How to succeed in the music industry

By Roan Farb – rfarb@unca.edu – Contributor | April 1, 2015 |

Imagine going from playing with beats on music-editing software like GarageBand to being paid to perform those tracks live in front of a live audience.

For Leon Breakstone, 19-year-old UNC Asheville freshman from Winston-Salem, experimenting with music editing software has opened a lot of doors, like the production of his first album.

Breakstone recently performed a live set of his album Dank Titty in Windsor, Ontario. This was his first paid performance playing alongside Ante Ujevic, a minimal techno artist from Windsor, Ontario. The show also featured a visual art duo from Detroit, Armageddon Beach Party.

“I got into making music and beats when I was in third grade. I would start fake bands with my friends, and then started taking music lessons after a bit,” Breakstone said.

Breakstone not only has a professionally-pressed CD by music studio Memory 36, but has also uploaded albums to sites like Bandcamp and Soundcloud.

“Time is not your friend. You sit down to start working on a song, and you’ll look up at the clock, and realize you lost an entire afternoon,” Breakstone said.

Breakstone claims he started out his musical career by making a few albums on GarageBand, eventually making a few more, and that is mainly what influenced him to compose music today.

Breakstone encourages aspiring musicians to get their music out there and approach people,with the goal of getting to know important people around you who are involved in your ideal  music scene. He also claims that success in the music industry can be about being in the right place at the right time.

Besides releasing an album for people to listen to, another obstacle many musicians encounter, particularly while sampling other artists’ work, is copyright issues, according to Jude Weinberg, Asheville native and associate director of music technology at UNCA.

“Permissions must be obtained in order for an album to be released,” Weinberg said, “although those same permissions aren’t needed if you are just performing songs by another artist.”

Weinberg explained that there are a few different licenses one needs in order to produce and release an album, such as a synchronization license, but if someone is just performing, they usually just need to pay a performance license fee.

“There are some really cool sites, ccmixter.org and freesounds.org to name a few, that allow artists to use other artists’ work as long as credit is given where it is due.”

Weinberg recommends that any aspiring musicians interested in producing an album invest in a few pieces of equipment.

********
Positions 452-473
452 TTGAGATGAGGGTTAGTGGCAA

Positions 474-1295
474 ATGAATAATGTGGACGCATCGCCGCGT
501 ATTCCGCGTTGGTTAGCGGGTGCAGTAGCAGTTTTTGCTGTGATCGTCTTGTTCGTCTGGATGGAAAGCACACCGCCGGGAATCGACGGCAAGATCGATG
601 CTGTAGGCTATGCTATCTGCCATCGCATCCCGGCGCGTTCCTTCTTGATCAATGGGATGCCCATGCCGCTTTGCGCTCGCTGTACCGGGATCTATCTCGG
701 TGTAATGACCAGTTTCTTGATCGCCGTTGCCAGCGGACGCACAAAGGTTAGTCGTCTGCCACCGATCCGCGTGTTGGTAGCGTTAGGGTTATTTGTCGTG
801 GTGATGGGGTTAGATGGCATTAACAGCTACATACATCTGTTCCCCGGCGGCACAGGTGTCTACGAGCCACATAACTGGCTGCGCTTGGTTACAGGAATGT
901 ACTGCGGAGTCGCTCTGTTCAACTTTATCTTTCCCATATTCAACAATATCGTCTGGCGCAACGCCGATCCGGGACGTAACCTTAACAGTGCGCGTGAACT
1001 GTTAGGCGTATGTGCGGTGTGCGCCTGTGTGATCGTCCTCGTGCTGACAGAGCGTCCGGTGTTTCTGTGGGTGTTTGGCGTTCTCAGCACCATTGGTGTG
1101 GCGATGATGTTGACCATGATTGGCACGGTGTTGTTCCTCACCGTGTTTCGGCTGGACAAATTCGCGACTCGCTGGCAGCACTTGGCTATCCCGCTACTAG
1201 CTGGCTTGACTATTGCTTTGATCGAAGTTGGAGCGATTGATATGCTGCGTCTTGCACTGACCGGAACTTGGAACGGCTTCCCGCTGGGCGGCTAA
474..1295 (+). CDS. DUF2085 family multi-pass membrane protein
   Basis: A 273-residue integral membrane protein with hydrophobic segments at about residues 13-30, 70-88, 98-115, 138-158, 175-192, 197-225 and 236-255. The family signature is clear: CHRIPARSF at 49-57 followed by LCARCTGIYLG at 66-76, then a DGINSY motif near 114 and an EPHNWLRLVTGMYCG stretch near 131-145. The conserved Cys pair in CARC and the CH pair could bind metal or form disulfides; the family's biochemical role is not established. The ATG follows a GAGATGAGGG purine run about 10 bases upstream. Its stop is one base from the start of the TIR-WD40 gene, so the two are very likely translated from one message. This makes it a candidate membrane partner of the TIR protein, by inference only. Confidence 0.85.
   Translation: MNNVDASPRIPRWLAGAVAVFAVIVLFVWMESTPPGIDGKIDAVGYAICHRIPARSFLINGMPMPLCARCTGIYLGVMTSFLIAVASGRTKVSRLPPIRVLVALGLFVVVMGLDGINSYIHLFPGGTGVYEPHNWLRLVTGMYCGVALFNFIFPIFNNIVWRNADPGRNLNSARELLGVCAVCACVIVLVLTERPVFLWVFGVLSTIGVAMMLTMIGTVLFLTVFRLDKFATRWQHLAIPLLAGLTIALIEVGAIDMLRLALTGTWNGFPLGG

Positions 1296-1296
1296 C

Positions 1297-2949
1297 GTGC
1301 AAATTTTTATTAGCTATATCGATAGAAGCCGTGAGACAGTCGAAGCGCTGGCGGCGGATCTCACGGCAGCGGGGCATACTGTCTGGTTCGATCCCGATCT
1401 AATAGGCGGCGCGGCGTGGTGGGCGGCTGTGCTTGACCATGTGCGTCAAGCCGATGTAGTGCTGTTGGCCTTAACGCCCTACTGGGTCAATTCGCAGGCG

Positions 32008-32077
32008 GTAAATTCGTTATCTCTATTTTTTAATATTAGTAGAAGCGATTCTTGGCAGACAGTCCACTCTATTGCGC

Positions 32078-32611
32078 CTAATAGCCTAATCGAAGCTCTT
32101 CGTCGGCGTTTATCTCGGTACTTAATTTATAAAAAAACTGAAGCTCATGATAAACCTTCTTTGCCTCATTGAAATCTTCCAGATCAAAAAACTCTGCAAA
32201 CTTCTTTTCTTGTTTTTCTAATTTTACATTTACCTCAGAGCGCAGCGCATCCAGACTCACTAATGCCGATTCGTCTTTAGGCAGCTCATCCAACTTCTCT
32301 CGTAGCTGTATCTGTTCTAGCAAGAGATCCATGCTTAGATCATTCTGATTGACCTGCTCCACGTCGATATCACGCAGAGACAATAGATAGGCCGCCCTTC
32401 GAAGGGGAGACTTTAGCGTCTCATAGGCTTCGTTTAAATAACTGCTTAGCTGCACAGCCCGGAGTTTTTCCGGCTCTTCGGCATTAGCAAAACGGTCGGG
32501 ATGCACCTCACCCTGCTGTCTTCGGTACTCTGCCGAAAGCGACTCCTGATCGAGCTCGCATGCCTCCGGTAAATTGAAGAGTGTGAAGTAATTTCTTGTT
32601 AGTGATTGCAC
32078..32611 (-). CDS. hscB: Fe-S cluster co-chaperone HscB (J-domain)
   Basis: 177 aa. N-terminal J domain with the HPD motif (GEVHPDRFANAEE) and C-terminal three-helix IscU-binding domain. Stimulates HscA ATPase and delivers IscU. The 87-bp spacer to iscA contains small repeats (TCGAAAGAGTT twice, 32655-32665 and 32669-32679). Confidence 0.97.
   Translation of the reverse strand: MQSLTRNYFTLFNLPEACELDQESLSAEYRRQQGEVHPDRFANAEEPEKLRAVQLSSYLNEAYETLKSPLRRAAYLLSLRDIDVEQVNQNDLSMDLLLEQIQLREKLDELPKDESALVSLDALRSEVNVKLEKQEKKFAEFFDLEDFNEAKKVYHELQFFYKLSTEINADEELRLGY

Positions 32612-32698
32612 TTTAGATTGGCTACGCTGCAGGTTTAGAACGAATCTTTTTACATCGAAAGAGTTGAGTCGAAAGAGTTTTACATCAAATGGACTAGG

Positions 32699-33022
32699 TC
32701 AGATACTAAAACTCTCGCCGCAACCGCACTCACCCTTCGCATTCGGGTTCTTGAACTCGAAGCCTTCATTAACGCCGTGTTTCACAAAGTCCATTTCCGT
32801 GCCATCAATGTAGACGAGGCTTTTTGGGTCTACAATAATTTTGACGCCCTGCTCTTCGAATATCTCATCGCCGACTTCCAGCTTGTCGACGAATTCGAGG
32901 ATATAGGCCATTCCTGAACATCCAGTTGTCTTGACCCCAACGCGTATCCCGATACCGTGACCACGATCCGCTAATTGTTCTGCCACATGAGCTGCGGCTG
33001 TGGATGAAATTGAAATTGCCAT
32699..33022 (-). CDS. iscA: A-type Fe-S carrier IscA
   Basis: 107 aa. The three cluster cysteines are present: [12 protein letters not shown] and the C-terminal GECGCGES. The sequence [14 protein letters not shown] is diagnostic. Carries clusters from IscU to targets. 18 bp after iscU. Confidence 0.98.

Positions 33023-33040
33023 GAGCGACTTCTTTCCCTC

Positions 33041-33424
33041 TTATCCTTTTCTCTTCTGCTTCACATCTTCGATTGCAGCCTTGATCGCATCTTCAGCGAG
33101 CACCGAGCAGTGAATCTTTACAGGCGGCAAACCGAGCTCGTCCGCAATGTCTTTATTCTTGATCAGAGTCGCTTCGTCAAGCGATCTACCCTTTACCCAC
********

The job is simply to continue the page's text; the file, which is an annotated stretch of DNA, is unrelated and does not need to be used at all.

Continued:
“First, you need to obtain a DAW to record with,” Weinberg said.

DAW stands for a digital audio workstation that is used to record beats and sounds.

“You also need some music editing software.  Ableton Live is popular and it’s the best one for composers because it’s so flexible. You can change, edit, and move things around live during shows, making it useful for both composing and performing,” Weinberg said. “You can also use it for triggering lights and other instruments.  It’s a widely versatile tool.”

Weinberg mentioned ProTools, widely used in the Music Tech Department at UNCA.
“You’re also going to need a computer, and an audio interface would be needed as well. It  could be a two channel system to run a microphone, instrument or record player in order to produce music on,” Weinberg said.

Weinberg encourages anybody interested in producing beats, sounds or music to go out and listen to instruments and sounds firsthand, then record real instruments and sounds independently, with the intention of building  your own sound off of what you hear.

“I’ve recently become familiar with something called Bandcamp, which allows you to have better control of your social media presence,” said 48-year-old Sonya DiPalma, assistant professor of mass communication at UNCA.

According to DiPalma, Bandcamp allows you to see how performances, new albums, singles, and anything else your band does to influence your sales.

“What people typically want is some social-to digital-conversion rate,” DiPalma said, “so if I am on Soundcloud or Twitter saying I’ll be performing somewhere, what people look for is a website to track that back to, to see where they would go to see the performance.”

DiPalma claims that we, as a nation, are headed more towards mobile forms of communication, particularly smart phones, and recommends anybody trying to spread their album to a wide audience to look for mobile-friendly platforms, like Bandcamp and Soundcloud, to release their music on.

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